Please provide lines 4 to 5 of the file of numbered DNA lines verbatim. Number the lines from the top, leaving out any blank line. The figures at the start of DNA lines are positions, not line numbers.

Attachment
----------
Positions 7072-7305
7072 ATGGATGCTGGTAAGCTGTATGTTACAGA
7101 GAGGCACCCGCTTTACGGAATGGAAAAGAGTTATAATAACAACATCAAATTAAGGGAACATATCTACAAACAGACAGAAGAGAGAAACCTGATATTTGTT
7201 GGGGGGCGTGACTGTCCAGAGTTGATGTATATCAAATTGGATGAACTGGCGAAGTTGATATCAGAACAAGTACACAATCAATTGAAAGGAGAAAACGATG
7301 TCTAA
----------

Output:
7201 GGGGGGCGTGACTGTCCAGAGTTGATGTATATCAAATTGGATGAACTGGCGAAGTTGATATCAGAACAAGTACACAATCAATTGAAAGGAGAAAACGATG
7301 TCTAA